Ljubljana – The National Assembly rejected in a 46:43 vote on Tuesday a proposal from the centre-left opposition for a consultative referendum on the government-sponsored bill on the national Demographic Fund.
The bill was adopted by the government last autumn and its passed a second reading in the National Assembly in March.
A third reading and possible passage of the bill was suspended by the consultative referendum motion filed by the opposition Marjan Šarec List (LMŠ), Social Democrats (SD), Left and Alenka Bratušek Party (SAB).
They argued that the fund would not shore up the public pension fund as is its stated purpose, but give the government centralised control over ownership and management of state assets and power to make staffing decisions in state companies.
“The government is trying to buy itself one year until election so that it could do what it pleases with state assets in the meantime,” Luka Mesec of the Left said in today’s debate.
The bill, under which the National Demographic Fund would emerge through a transformation from Slovenian Sovereign Holding to take over the management of almost all state equity assets, worth an estimated EUR 8.6 billion.
Andreja Zabret of the LMŠ noted that the wording of the bill is phrased so as to give political parties and the government all levers for managing and supervising the fund.
If the Demographic Fund is to be established in the proposed form, its contribution to the underfunded pension system would be negligible, while the government also wants to finance long-term care and family policies out of it, she said.
“We need a fund that will actually and exclusively contribute to reducing the shortfall,” Zabret added.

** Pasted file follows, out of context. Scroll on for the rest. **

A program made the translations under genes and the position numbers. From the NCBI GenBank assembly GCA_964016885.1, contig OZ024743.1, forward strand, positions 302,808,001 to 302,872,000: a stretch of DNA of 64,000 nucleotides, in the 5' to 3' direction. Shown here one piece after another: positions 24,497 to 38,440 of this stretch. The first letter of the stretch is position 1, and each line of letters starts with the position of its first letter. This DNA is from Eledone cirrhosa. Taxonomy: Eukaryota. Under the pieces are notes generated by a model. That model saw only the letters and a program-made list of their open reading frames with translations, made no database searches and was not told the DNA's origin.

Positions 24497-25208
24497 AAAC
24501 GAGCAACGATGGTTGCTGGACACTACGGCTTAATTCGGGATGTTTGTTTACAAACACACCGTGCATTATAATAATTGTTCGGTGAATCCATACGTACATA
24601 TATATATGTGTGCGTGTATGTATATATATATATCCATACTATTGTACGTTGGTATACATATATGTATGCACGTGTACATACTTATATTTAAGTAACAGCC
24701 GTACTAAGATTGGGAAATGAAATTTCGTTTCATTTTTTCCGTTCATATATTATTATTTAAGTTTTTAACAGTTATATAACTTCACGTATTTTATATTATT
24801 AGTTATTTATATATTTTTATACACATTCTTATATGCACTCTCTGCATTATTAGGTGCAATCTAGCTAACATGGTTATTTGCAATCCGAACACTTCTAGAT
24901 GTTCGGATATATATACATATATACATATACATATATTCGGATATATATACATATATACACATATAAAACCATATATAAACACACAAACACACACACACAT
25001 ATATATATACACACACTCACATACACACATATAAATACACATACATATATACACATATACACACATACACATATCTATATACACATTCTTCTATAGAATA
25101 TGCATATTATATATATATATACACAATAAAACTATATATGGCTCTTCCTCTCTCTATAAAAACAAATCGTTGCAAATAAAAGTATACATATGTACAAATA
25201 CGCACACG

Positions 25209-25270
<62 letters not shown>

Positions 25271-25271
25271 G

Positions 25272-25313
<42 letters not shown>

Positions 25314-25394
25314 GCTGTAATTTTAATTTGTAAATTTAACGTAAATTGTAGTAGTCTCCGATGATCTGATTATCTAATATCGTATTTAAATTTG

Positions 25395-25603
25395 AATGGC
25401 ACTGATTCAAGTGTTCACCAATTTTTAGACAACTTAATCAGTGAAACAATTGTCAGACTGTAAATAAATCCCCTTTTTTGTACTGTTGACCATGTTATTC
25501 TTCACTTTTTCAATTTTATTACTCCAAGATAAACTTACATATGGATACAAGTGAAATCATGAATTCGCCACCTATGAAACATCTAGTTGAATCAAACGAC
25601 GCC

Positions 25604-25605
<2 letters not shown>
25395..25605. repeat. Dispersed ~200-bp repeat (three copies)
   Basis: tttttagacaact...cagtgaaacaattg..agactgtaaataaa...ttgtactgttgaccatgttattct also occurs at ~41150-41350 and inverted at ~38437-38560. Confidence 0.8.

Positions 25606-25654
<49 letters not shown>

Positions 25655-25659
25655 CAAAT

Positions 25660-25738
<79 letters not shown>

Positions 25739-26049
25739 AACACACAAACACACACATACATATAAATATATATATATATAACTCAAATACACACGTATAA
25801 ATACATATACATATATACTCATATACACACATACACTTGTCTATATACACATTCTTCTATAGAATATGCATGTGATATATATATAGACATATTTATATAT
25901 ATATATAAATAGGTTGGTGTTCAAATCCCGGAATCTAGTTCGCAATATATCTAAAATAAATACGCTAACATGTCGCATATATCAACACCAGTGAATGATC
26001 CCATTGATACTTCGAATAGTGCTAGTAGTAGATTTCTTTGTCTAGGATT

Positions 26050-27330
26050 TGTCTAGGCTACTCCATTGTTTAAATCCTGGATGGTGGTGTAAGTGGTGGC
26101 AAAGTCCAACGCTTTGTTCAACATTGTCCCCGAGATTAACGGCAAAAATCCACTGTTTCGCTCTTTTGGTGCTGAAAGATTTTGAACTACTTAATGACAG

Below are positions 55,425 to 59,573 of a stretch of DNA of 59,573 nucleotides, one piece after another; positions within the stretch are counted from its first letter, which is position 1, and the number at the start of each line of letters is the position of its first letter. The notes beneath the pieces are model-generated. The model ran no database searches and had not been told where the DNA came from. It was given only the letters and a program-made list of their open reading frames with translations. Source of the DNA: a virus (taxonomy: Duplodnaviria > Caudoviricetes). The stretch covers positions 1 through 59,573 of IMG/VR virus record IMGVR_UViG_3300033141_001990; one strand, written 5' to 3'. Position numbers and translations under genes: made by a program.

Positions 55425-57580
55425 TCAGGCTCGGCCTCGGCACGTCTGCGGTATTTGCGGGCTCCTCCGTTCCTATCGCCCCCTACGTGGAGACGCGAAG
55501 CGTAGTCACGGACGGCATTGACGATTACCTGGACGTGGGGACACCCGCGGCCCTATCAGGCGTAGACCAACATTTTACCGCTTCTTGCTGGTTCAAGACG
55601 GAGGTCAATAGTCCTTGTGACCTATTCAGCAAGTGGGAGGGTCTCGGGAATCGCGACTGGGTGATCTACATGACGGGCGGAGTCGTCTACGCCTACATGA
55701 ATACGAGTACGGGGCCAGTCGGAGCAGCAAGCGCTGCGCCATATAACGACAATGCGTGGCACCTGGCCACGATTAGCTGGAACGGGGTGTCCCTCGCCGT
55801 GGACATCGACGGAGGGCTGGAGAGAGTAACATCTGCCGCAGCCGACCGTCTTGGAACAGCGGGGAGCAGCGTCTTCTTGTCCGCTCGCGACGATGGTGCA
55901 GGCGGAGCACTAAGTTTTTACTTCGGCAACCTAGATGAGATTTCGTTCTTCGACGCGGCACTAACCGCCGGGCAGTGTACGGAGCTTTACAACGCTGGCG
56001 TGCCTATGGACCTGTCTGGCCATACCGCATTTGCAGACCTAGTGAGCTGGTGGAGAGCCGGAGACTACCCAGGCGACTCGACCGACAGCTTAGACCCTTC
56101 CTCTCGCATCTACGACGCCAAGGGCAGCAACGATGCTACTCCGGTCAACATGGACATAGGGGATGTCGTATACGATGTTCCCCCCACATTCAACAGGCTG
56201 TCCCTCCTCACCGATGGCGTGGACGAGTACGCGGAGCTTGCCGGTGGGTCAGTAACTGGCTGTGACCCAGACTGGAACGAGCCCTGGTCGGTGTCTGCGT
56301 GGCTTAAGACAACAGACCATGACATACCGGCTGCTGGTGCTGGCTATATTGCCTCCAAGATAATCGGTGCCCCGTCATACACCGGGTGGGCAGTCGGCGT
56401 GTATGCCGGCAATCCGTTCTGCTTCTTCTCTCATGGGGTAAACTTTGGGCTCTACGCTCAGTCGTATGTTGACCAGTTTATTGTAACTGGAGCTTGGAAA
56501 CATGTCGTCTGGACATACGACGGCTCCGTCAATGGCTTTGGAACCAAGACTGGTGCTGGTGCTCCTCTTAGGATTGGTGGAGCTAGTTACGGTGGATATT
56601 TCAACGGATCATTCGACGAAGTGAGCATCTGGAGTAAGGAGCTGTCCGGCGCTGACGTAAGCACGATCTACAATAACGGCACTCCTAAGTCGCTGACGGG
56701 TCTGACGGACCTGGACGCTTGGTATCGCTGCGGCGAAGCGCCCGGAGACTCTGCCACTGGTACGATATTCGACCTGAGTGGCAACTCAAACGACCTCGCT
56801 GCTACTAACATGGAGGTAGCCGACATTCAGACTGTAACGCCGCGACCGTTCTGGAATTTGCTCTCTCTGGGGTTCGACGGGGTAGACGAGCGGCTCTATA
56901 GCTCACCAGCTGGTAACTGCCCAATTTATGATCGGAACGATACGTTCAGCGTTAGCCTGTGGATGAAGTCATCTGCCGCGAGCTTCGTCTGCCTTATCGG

Dejan Židan of the SD labelled the bill as “cuckoo egg of the currently ruling parties”, noting that they would like to bring state asset management under one roof and disperse profit instead of using it for financing future pensions.
Alenka Bratušek of the SAB said that money earned through the management of state assets should be intended solely for pension, and that assets needed to remain in state ownership, with the fund only managing them.
The arguments from the opposition were rejected by Finance Ministry State Secretary Peter Ješovnik, who also denied the criticism that no public consultation was held about the bill and that it had not been discussed with social partners.
Jašovnik said that legal bases for the passage of a Demographic Fund bill had existed since 2014, and noted that capital investments in as many as 45 companies had been sold between 2013 and the end of 2020.
While the group of four unaffiliated MPs said they would endorse the referendum motion, the opposition National Party (SNS) was against it. “This is nothing else than undermining the government,” SNS deputy Jani Ivanuša said.
While the MPs of the opposition Pensioners’ Party (DeSUS) had different views of the bill, Monika Gregorčič of the coalition Modern Centre Party (SMC) took issue with how the referendum question was formed.
The proposed question reads: “Do you agree with the National Assembly passing the bill on the national Demographic Fund, which does not solve the problem of funding of pensions, but increases the possibilities of the Janez Janša government to staff in state companies and privatisation?.”
Jožef Horvat of the coalition New Slovenia (NSi) said that had the initiators had “fair intentions, the questions would have been set in a fair spirit.”
Suzana Lep Šimenko of the ruling Democrats (SDS) said that the bill represented clear progress in the management of state assets, making it transparent, safe and profitable.
Gregorčič added that the proposal was a political move by the opposition to delay the bill, stressing that its “basic goal … is increasing the value of state assets for co-financing of compulsory pension insurance.”
As the proposal for the consultative referendum was rejected, the opposition is expected to initiate a legislative referendum once the bill is passed.
Members of six trade union confederations meanwhile held a symbolic rally in front of the parliament building today to express support for the referendum motion.
Lidija Jerkič, the head of the largest confederation ZSSS said that endorsing the referendum would mean that the government was serious about social dialogue after trade unions had withdrawn from the Economic and Social Council.